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Education

Guidance for members re Irish Exemption Consultation.

 

The department of Education and Skills DEC has published details of a public consultation on Exemptions from the study of Irish.

(https://www.education.ie/en/Parents/Information/Irish-Exemption/).

 

The key proposed changes are outlined below along with our opinion on how they affect students with dyspraxia.

 

  1. A psychological report will no longer be required, neither will any measure of IQ or cognitive ability. We see this as a positive change which will alleviate the financial burden on parents. We believe that there is no significant reason or purpose in linking dyspraxia to IQ.

 

  1. Exemptions will only be available from 3rd class. Previously there was no cut off age. If a student’s difficulties with studying Irish have been identified, then delaying an exemption doesn’t make any sense. 

 

  1. The draft revised circulars set out that an exemption may be granted in circumstances where students present with significant learning difficulties where a student has at least reached third class and presents with a Standardised Score on a discrete test in Word Reading or Reading Comprehension at/below the 10th percentile. We believe that this proposed change does not cater for the specific needs of students with dyspraxia.

 

 

Students with dyspraxia who do not have difficulties reading do not meet the criteria for an exemption. These tests do not reflect the areas where dyspraxia may impact on ability to study a language. The majority of students who have dyspraxia have difficulty writing quickly enough. With adequate support some students learn to type which can help with speed. Many students do not receive intervention early enough to be proficient typists in time for State exams. Students with dyspraxia often have difficulties with organising their thoughts and planning what they want to say. Problems in the areas of essay writing, memory, formulation of thoughts and being easily distracted can often be experienced. These problems present as a significant difference between oral answers and written ones.  Reading tests will not identify any of these difficulties and therefore these students will not be eligible to apply for an exemption. However many of these students genuinely need  an exemption from studying Irish.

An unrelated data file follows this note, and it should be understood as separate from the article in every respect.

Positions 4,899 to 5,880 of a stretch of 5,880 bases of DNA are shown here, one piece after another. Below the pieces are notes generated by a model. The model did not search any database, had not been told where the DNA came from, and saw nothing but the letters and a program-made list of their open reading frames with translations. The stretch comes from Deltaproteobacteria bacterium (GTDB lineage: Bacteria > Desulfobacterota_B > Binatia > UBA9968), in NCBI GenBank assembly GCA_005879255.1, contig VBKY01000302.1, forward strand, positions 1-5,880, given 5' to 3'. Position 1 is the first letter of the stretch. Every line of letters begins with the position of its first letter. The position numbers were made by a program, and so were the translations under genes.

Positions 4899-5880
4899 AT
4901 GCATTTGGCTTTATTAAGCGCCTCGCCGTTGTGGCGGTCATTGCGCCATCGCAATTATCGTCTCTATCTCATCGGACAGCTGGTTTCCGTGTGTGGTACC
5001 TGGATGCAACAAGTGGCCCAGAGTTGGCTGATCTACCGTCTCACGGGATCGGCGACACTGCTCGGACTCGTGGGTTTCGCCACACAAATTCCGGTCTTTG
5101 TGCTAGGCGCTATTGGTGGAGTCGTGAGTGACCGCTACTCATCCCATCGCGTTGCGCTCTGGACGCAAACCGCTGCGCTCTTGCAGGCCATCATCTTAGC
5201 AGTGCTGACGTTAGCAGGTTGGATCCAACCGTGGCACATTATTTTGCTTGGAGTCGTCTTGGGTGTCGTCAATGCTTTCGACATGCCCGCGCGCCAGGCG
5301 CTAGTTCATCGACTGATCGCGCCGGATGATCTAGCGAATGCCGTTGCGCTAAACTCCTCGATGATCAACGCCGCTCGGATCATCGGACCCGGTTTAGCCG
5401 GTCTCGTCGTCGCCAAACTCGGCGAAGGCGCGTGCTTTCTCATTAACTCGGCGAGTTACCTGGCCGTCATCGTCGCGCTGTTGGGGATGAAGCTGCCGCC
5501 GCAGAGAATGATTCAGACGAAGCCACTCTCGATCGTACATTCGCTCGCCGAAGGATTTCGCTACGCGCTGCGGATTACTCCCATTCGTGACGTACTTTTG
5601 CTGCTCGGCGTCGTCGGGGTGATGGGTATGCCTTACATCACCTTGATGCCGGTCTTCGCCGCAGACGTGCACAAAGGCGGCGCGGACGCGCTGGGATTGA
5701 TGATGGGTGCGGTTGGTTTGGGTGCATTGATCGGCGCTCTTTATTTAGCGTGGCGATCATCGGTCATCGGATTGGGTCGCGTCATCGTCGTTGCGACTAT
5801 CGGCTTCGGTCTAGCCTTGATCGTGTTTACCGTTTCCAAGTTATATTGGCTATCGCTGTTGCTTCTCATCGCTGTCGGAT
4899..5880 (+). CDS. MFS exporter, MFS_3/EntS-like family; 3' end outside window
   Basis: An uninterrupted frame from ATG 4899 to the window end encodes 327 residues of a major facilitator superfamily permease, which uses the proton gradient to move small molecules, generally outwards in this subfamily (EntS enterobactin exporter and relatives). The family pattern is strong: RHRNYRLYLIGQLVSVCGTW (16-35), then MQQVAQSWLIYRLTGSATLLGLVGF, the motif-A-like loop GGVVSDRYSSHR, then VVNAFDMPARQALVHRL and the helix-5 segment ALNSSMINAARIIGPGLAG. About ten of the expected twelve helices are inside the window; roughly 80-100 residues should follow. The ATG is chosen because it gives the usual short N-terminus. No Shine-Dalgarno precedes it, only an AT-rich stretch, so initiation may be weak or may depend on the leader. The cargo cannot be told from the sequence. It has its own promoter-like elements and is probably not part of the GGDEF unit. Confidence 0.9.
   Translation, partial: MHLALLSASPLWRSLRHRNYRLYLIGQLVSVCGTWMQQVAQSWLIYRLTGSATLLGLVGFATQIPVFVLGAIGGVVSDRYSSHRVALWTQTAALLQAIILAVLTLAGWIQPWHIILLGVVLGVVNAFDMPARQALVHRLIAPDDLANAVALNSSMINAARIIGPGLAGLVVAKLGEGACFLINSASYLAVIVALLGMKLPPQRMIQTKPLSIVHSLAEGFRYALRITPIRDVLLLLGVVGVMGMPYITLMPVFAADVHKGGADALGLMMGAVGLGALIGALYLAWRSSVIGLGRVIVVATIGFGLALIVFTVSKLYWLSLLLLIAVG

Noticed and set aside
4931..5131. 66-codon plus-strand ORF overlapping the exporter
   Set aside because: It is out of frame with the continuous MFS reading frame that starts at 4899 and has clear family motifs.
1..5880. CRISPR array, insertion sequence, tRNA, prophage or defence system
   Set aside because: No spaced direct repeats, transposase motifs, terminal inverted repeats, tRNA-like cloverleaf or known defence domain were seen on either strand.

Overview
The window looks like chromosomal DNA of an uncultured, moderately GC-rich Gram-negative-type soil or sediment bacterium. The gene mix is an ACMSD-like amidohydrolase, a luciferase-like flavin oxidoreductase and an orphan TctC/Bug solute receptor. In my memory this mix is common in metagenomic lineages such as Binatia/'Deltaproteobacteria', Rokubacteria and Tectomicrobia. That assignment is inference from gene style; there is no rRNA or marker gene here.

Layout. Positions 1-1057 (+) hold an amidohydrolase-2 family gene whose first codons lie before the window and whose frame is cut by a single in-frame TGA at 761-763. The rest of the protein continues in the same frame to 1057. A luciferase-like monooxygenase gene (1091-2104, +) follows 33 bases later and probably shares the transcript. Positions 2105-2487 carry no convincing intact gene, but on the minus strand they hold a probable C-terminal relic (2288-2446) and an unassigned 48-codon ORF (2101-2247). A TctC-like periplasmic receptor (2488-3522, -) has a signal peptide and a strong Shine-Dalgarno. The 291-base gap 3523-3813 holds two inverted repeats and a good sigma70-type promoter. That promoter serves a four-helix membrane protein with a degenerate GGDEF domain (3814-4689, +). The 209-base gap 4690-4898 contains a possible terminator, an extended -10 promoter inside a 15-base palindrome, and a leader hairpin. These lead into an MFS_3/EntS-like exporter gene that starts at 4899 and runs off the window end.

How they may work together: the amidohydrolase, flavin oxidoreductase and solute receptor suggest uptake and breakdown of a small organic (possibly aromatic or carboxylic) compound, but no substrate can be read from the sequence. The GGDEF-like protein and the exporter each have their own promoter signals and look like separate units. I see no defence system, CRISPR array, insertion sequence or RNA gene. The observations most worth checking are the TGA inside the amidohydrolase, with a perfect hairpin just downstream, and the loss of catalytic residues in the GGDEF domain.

We would appreciate it if you could respond to this consultation, as the needs of students with dyspraxia in studying a language are not recognised and therefore not catered for.

 

Suggestions on filling out the survey (https://www.surveymonkey.com/r/Irish_Exemption)

 

Section 1: Fill out as you see fit.

 

Section 2: Complete with more detailed comments. Please consider the above text outlining difficulties which can impact a student with dyspraxia’s  ability in studying a language. If you find that they reflect your own difficulties please give your account of these or any other experiences which make studying Irish difficult for you.

For students who have coexisting dyslexia please refer to the Dyslexia Association of Ireland guidance for members.

 

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